Pumpkin Pie Smoothie

A velvety, heavenly, fabulous post-run treat or healthy snack that has a nice amount of protein and packs in the produce with pumpkin, carrots & bananas!


 Prep Time: 5 minutes Cook Time: 0 minutes Total Time: 5 minutesServings: 1Author: Meme


1/2 cup pumpkin puree

1 carrot roughly chopped {raw or steamed}

1/2 cup Greek yogurt plain

1/2 small banana {preferably frozen}

3/4 cup coconut water

1/2 tsp ground cinnamon

1/8 tsp ground cloves

1/8 tsp ground ginger

dash of nutmeg

dash of allspice

1 TBSP orange or lemon juice , optional

1 TBSP maple syrup or honey, optional


Add all ingredients to a blender in the order listed, and process until smooth. Enjoy!




Candy Corn Martini

You know we couldn’t throw a party without a signature cocktail! For each of our five Halloween parties, we’ll be sharing a creative cocktail that works perfectly with the party theme. We clearly had to start with a candy corn martini. The trick to this sweet drink is made with candy corn infused vodka. If you can’t go into sugar shock at Halloween, when else can you? Just remember that you’ll have to make the candy corn vodka a couple of days in advance to give it time to infuse. Let’s get shaking!


– 1/4 cup candy corn

– 1 – 1 1/2 cups vodka

– 1/2 cup honey

– 1/2 cup water


1. To make candy corn infused vodka, combine pour candy corn into a mason jar and fill the jar with vodka. Let sit for five days before straining.

2. To make the honey simple syrup, combine honey and water in a small saucepan over medium heat. Whisk until combined and let simmer for a few minutes until thickened. Transfer to an airtight container and store in the fridge until ready to use.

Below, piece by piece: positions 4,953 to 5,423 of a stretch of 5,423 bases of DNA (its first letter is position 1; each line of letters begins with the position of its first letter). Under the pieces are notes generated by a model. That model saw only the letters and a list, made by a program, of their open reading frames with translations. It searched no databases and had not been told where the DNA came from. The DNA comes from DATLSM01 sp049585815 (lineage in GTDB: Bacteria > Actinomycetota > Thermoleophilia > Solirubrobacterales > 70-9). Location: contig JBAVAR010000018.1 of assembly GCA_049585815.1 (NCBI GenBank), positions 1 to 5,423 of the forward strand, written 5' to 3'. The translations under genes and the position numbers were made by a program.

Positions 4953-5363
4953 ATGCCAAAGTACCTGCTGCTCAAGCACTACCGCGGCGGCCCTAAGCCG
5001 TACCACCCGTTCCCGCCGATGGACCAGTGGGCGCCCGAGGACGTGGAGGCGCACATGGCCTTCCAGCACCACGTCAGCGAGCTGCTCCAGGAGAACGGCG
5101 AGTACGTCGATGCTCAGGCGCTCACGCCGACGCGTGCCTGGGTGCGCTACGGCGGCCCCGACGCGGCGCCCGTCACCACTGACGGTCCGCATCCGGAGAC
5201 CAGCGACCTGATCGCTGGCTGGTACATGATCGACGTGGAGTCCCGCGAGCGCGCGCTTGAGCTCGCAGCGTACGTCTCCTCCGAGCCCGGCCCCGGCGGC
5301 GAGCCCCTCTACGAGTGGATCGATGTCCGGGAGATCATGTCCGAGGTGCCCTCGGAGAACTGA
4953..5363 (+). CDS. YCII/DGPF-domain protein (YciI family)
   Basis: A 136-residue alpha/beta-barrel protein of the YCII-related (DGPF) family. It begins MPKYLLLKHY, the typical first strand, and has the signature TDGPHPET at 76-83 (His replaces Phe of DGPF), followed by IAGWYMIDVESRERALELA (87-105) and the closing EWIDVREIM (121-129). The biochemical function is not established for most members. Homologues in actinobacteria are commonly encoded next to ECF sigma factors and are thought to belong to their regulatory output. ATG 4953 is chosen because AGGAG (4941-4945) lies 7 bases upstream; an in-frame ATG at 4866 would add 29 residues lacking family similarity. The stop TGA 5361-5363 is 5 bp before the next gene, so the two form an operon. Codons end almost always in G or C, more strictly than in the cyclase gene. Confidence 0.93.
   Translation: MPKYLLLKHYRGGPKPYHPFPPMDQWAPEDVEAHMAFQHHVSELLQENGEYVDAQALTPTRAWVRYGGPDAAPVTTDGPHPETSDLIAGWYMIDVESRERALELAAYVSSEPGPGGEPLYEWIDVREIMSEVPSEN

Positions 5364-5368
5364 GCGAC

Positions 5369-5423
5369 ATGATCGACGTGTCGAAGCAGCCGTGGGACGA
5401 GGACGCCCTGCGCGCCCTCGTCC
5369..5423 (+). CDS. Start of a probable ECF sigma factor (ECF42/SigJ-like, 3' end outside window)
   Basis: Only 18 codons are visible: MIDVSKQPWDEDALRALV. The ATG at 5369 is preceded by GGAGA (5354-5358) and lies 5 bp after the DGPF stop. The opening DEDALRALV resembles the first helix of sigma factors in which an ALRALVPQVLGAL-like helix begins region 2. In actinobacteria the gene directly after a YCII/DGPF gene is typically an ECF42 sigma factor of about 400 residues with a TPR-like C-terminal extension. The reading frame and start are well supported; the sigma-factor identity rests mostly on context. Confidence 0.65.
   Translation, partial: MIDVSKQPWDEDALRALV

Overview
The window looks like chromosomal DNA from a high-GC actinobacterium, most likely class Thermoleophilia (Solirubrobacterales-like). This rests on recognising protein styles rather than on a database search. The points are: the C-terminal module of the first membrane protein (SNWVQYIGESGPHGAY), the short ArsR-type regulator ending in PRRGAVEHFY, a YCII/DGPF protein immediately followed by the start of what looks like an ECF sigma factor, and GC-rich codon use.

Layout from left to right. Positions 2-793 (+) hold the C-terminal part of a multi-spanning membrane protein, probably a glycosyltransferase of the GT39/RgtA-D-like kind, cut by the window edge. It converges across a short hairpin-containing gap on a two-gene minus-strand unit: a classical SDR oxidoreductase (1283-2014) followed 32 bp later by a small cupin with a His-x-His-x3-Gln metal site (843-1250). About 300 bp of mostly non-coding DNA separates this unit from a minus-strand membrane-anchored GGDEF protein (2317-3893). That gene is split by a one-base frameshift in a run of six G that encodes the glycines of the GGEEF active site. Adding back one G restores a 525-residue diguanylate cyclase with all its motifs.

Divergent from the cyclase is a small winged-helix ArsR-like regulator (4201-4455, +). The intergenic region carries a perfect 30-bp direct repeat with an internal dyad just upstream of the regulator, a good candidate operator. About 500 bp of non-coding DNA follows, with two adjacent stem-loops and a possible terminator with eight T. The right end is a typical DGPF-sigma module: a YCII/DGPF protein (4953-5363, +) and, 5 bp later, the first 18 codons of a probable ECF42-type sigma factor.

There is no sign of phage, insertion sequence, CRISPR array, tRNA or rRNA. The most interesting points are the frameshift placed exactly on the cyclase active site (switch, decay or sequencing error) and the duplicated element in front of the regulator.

3. To make the cocktail, combine one large measure of candy corn vodka with one small measure of honey simple syrup in a cocktail shaker with ice. Shake vigorously until the shaker is too cold to handle.

4. Pour into a cocktail glass and garnish with a few candy corn.

The measurements for making the infused vodka aren’t terribly precise. We used about 1/4 cup of candy corn and then filled the mason jar with vodka. If you want to make a bigger batch, you can simply add the candy corn to your vodka bottle.

Letting it “steep” for a week gives the vodka some color. You’ll want to shake it a couple of times throughout the process.

Next up, honey simple syrup! You can make a large or small batch, just use an equal ratio of honey to water.

Now that we have our infused vodka and honey simple syrup, it’s time to get mixing!

Using a jigger, measure out one measure of the candy corn vodka using the larger side. Pour it into a cocktail shaker filled with ice. Next measure out a small jigger of the honey simple syrup, and add that to the shaker.

It’s our favorite part—well, second favorite part—time to shake it up!

Add a few candy corns for garnish.

Now it’s our real favorite part—drinking! Cheers!

Have you ever made a candy cocktail? Tell us what it was in the comments!

Kristin Appenbrink

Kristin combines her love of words, a passion for creating, and a drive to learn new skills. Plus, as an obsessive ice cream maker and storyteller she always has a scoop to share.

How Much Sugar and Caffeine Is in Some Soda and Energy Drinks?

By Norma Holt 

This is one of the areas that may escape the notice of many who feel thirsty and just need to drink something. The question is why are they ignorant of the amount of sugar in each container of soda? It's mostly due to the fact that such is hidden from them while warning labels should be made compulsory. It is the right of all consumers to know what they are putting into their stomachs and the health risk associated with such drinks.